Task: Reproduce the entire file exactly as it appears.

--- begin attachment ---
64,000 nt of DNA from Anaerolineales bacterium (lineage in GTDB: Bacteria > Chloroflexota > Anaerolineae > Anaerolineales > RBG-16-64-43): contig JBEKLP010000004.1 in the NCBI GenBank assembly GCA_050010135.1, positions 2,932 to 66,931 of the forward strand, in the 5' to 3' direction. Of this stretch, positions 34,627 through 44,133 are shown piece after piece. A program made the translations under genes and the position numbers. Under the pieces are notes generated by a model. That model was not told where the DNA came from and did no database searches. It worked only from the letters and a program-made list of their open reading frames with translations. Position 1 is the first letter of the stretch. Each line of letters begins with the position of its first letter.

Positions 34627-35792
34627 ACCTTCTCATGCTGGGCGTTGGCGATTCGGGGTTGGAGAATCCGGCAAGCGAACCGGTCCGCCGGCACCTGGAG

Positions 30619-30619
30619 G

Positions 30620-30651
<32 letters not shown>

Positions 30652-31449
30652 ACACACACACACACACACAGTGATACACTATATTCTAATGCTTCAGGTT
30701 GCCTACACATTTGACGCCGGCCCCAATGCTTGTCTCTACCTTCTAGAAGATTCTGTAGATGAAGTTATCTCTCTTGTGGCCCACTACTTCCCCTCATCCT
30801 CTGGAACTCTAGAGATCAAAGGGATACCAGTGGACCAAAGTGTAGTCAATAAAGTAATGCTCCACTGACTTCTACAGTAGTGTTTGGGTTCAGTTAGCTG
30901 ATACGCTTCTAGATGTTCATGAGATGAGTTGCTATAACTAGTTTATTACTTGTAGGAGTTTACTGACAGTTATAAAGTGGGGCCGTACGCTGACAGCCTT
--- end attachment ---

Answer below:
64,000 nt of DNA from Anaerolineales bacterium (lineage in GTDB: Bacteria > Chloroflexota > Anaerolineae > Anaerolineales > RBG-16-64-43): contig JBEKLP010000004.1 in the NCBI GenBank assembly GCA_050010135.1, positions 2,932 to 66,931 of the forward strand, in the 5' to 3' direction. Of this stretch, positions 34,627 through 44,133 are shown piece after piece. A program made the translations under genes and the position numbers. Under the pieces are notes generated by a model. That model was not told where the DNA came from and did no database searches. It worked only from the letters and a program-made list of their open reading frames with translations. Position 1 is the first letter of the stretch. Each line of letters begins with the position of its first letter.

Positions 34627-35792
34627 ACCTTCTCATGCTGGGCGTTGGCGATTCGGGGTTGGAGAATCCGGCAAGCGAACCGGTCCGCCGGCACCTGGAG

Positions 30619-30619
30619 G

Positions 30620-30651
<32 letters not shown>

Positions 30652-31449
30652 ACACACACACACACACACAGTGATACACTATATTCTAATGCTTCAGGTT
30701 GCCTACACATTTGACGCCGGCCCCAATGCTTGTCTCTACCTTCTAGAAGATTCTGTAGATGAAGTTATCTCTCTTGTGGCCCACTACTTCCCCTCATCCT
30801 CTGGAACTCTAGAGATCAAAGGGATACCAGTGGACCAAAGTGTAGTCAATAAAGTAATGCTCCACTGACTTCTACAGTAGTGTTTGGGTTCAGTTAGCTG
30901 ATACGCTTCTAGATGTTCATGAGATGAGTTGCTATAACTAGTTTATTACTTGTAGGAGTTTACTGACAGTTATAAAGTGGGGCCGTACGCTGACAGCCTT